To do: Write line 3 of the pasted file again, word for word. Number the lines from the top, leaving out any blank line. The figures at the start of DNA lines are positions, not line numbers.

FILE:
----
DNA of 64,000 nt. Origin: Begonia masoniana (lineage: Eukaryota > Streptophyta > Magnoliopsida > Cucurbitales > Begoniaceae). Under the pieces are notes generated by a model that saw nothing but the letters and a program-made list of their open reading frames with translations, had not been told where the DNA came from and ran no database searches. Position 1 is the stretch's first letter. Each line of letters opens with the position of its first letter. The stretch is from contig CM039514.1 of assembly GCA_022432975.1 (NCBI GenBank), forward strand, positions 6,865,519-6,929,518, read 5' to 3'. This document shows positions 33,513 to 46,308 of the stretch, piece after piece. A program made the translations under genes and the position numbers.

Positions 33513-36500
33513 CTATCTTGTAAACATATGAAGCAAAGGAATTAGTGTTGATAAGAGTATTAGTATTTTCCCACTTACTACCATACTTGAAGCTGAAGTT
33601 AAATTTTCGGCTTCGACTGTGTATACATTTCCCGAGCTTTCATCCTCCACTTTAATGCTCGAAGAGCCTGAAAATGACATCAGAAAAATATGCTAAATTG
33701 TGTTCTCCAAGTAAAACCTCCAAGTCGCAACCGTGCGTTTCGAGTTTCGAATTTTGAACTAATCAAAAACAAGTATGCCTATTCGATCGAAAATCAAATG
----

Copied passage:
33513 CTATCTTGTAAACATATGAAGCAAAGGAATTAGTGTTGATAAGAGTATTAGTATTTTCCCACTTACTACCATACTTGAAGCTGAAGTT